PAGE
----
|Publication Type:||Journal Article|
|Year of Publication:||2012|
|Authors:||P. Sawhasan, Worapong, J., Flegel, T. W., Vinijsanun, T.|
|Journal:||World J Microbiol Biotechnol|
|Date Published:||2012 Jun|
|Keywords:||Animals, Isoptera, Mycelium, Symbiosis, Termitomyces|
The symbiotic relationship between termites and Termitomyces fungi, which allows the termite to digest cellulose-rich food sources, is poorly understood. In this study, in vitro mixed symbiotic relationships between Termitomyces clypeatus and fungi isolated from individual fungus-comb communities using a culture-dependent method were analyzed. Twenty-day-old stalk cultures of three T. clypeatus isolates were co-cultured with cellulase-producing fungi on potato dextrose agar. The high cellulase-producing fungal isolate no. 18, which showed 99 % ITS sequence identity to Sordariomycetes endophyte isolate 2171 (EU687039), increased growth of T. clypeatus 18/50 by 85.7 %. The high xylanase-producing isolate no. 13, which showed 88 % ITS sequence identity to Arthrinium sacchari isolate L06 (HQ115662), stimulated T. clypeatus 18/50 growth by 58.6 %. The high cellulase- and xylanase-producing isolate no. 50, which showed 90 % ITS sequence identity to the fungal endophyte isolate 2196 (EU687056), improved T. clypeatus 18/50 growth by 45.7 %. A Gigantropanus sp. promoted the growth of T. clypeatus 18/50 and 20/50 by 45.7 and 44.1 %, respectively, and that of T. clypeatus 19/50 by 10.6 %. These results indicated the most beneficial potential partnership of T. clypeatus might involve cellulase-producing fungi isolated from the same ecological niche. The Gigantropanus sp. is a potential partner of T. clypeatus but is likely to be less common than cellulase-producing fungi isolated from fungus combs owing to the lower host specificity of the Gigantropanus sp. This study provides an interesting method to culture Termitomyces using an in vitro mixed culture method for production of Termitomyces fruiting bodies in the future.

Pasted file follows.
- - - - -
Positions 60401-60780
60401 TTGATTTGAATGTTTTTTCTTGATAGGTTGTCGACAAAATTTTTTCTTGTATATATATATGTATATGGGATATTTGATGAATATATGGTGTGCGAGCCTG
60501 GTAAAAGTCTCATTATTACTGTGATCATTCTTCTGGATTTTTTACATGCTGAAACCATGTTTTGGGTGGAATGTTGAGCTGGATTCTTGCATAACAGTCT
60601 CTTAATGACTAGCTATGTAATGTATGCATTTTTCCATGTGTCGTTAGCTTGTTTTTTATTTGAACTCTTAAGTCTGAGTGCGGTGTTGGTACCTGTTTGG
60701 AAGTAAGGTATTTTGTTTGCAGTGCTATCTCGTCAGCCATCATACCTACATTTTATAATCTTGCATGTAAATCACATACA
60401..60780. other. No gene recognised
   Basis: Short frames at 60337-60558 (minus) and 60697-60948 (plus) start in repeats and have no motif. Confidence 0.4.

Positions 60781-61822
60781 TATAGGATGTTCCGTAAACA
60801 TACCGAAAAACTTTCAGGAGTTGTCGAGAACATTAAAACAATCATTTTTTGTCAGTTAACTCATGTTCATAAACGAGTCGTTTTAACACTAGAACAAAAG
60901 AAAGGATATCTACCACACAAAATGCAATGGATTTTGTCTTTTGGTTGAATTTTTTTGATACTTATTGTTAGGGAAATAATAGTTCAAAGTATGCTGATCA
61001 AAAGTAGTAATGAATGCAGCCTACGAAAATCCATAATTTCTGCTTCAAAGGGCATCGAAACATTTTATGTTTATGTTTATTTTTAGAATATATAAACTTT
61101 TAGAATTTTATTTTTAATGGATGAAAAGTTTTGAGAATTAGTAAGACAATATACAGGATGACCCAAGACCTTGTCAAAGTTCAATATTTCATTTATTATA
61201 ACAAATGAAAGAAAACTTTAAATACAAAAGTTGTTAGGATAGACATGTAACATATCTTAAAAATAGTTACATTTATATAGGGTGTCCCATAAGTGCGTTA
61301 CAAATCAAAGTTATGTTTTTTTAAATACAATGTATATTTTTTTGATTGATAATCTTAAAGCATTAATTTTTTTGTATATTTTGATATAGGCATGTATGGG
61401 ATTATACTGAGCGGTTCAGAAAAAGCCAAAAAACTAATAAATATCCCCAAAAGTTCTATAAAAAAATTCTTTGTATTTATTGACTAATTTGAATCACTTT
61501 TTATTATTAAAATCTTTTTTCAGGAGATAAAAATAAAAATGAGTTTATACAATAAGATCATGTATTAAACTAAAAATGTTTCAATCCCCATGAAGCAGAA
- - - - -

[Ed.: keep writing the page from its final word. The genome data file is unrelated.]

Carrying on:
|Alternate Journal:||World J. Microbiol. Biotechnol.|
Fungal partnerships stimulate growth of Termitomyces clypeatus stalk mycelium in vitro.